Two Branch Davidians withdraw from lawsuit

Waco Tribune-Herald, February 28, 2000
By Tommy Witherspoon And Mark England

Houston attorney Mike Caddell asked U.S. District Judge Walter S. Smith Jr. of Waco Monday to dismiss two prominent Branch Davidians from the group's wrongful-death lawsuit against the government.

Caddell, lead plaintiffs' attorney, filed a motion stating that Kathryn Schroeder and Rita Riddle do not wish to pursue the lawsuit.

Also asking out were three of Schroeder's children: Scott and Christyn Mabb and Bryan Michael Schroeder, her son by Michael Schroeder, who died in the raid on Mount Carmel. He was shot by ATF agents while trying to get back to his family inside the residence.

"He (Smith) has ruled that unless you have suffered significant physical injury, you have no claim for simply being there," Caddell said. "I think the other thing is that these are people who do not want to undergo the burden of some of the pretrial discovery that they would have to go through: depositions and making appearances at the trial."

Schroeder, who left Mount Carmel after the siege began to be with her children, testified at the 1994 criminal trial against fellow Davidians. "Judge Smith already has dismissed the claims relating to the death of Michael Schroeder," Caddell said. "And the bottom line is we advised them that there would be little point in appealing that decision. We looked into it. I wouldn't say that we agreed with the court, but I wouldn't say that the judge didn't have a legitimate basis for the decision he made." Riddle left about a month before the Mount Carmel fire. She lost a brother, Jimmy, and her daughter, Misty Ferguson, was severely burned. "In her case, it was a decision to just not have to go through the hassle of a lawsuit," Caddell said.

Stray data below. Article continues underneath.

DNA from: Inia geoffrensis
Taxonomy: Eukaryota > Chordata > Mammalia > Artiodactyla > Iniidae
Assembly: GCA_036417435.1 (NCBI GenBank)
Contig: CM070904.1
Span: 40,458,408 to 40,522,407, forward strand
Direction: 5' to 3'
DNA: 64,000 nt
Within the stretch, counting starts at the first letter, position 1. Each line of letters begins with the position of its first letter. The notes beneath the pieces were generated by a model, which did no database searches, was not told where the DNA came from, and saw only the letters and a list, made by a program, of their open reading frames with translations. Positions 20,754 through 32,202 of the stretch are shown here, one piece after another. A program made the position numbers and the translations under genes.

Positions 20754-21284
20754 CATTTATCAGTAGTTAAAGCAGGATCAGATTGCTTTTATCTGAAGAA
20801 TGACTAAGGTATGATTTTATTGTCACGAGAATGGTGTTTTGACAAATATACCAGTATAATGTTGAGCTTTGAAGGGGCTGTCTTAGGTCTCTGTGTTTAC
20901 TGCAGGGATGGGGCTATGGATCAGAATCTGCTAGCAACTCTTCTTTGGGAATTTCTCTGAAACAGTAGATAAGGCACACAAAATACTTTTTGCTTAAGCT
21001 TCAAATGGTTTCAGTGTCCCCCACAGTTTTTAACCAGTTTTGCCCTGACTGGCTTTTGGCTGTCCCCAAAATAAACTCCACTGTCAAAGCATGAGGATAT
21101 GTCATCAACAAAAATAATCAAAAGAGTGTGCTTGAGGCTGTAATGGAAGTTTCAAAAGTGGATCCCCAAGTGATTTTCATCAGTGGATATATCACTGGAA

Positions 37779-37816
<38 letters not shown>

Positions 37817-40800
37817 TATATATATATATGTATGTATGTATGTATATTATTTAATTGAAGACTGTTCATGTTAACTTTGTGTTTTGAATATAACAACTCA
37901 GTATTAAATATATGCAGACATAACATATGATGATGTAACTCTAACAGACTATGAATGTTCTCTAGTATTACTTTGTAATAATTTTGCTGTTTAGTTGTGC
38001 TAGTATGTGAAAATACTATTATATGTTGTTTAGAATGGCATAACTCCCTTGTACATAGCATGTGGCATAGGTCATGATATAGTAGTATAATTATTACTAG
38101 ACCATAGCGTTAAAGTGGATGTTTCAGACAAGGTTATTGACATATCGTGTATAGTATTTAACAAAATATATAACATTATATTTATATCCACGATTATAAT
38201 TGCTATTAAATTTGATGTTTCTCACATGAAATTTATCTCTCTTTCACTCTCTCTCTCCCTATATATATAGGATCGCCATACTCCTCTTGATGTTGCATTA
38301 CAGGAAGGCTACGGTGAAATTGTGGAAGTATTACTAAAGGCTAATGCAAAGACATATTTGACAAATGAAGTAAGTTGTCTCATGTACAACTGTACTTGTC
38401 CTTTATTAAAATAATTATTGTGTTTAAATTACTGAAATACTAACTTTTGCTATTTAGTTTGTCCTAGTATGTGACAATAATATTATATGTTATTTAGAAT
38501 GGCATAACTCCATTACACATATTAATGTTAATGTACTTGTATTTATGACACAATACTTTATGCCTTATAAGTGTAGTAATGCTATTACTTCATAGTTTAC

Ferguson remains in the lawsuit, along with more than 100 other plaintiffs. "There's no way we're getting out," said Kirk Lyons, the Black Mountain, N.C., attorney who represents Ferguson.

Ferguson, then 16 years old, suffered serious burns on the last day of the siege. Lyons said Ferguson now lives in North Carolina and recently had a baby.

"She was burned so badly that all her fingers had to be amputated," Lyons said. "It's taken a long time for her to recover, although you never really recover from a fire."

No one restrained Ferguson, but Lyons said she was scared to leave Mount Carmel on April 19, 1993.

"She had seen what had happened to people like Catherine Matteson, who was thrown in jail," Lyons said. "She didn't trust the people she was dealing with. Her mother had come out. She was supposed to call and say she was all right, and they wouldn't let her. What was she supposed to think?"

Caddell said there may be more dismissal filings ahead for the plaintiffs. "You have to realize that for six years in this case we didn't have any discovery," Caddell said. ". . . It has only been the last few months that we have had the opportunity to look at the evidence and get a handle on what issues are exactly going to trial. So I would expect that there will be more reorganization of the plaintiffs and the parties in this litigation."

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